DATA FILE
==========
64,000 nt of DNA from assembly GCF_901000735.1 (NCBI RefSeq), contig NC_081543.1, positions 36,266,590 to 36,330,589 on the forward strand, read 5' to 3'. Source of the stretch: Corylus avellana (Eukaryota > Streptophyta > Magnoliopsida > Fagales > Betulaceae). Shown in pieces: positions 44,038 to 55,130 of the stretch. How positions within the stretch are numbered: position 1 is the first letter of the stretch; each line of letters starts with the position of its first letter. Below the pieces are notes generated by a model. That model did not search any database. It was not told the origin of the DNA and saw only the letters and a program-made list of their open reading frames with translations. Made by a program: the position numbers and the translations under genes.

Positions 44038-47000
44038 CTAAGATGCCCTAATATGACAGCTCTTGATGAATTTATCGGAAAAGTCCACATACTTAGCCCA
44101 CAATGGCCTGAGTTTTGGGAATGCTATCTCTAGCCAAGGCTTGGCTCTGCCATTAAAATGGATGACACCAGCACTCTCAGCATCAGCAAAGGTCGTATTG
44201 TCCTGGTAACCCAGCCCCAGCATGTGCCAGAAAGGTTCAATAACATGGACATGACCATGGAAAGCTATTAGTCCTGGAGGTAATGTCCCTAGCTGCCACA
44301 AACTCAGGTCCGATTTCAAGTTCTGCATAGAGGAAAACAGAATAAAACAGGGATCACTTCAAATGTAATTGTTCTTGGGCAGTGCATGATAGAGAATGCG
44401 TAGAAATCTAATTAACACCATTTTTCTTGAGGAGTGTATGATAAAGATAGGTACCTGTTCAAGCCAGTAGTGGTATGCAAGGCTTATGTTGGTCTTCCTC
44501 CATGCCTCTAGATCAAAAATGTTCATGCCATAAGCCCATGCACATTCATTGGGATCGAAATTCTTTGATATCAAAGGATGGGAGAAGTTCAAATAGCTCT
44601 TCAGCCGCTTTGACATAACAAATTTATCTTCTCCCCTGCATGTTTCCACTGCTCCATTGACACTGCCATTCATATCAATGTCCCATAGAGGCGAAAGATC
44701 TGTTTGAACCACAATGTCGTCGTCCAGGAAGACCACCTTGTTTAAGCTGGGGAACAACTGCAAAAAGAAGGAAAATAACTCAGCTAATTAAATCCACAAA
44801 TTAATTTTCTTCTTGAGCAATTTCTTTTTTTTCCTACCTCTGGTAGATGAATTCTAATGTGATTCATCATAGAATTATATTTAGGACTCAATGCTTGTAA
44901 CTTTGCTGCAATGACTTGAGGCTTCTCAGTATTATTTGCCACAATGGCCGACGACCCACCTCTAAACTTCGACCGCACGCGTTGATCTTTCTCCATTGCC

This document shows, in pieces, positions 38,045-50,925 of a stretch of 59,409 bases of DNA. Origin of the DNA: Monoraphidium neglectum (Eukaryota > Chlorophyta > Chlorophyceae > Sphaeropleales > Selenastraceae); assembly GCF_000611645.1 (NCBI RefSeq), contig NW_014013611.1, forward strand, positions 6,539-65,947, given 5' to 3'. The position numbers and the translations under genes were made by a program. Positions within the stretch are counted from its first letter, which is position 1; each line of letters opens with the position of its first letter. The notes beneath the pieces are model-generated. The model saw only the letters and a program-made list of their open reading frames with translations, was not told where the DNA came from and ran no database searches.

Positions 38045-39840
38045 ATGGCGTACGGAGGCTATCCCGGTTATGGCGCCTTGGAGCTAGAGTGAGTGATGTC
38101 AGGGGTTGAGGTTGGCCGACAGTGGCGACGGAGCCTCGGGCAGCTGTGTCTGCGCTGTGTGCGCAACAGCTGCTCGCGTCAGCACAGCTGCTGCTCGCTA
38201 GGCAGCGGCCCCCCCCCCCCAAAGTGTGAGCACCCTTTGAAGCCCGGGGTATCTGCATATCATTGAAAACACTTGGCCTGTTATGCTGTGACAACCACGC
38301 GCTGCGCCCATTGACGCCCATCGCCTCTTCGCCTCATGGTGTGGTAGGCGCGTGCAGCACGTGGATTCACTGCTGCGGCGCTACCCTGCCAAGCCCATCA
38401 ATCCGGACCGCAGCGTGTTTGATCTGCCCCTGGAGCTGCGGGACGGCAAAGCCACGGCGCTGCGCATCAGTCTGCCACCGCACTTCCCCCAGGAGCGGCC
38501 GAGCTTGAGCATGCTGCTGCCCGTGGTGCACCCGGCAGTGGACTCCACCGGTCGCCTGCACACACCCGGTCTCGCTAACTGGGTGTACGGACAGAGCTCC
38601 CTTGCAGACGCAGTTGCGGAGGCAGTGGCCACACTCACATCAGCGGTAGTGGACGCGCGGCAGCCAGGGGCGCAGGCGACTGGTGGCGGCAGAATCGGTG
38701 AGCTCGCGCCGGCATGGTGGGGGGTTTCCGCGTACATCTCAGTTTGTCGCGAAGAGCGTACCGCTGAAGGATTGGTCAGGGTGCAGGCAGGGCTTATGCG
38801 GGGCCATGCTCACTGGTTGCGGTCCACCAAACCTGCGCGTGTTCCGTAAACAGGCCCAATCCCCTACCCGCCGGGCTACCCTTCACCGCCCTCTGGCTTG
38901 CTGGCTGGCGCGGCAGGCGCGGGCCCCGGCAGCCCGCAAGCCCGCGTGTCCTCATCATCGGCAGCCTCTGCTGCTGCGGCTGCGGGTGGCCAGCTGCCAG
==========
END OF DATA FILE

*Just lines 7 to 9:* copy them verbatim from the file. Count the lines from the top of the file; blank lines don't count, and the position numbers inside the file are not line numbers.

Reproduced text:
44401 TAGAAATCTAATTAACACCATTTTTCTTGAGGAGTGTATGATAAAGATAGGTACCTGTTCAAGCCAGTAGTGGTATGCAAGGCTTATGTTGGTCTTCCTC
44501 CATGCCTCTAGATCAAAAATGTTCATGCCATAAGCCCATGCACATTCATTGGGATCGAAATTCTTTGATATCAAAGGATGGGAGAAGTTCAAATAGCTCT
44601 TCAGCCGCTTTGACATAACAAATTTATCTTCTCCCCTGCATGTTTCCACTGCTCCATTGACACTGCCATTCATATCAATGTCCCATAGAGGCGAAAGATC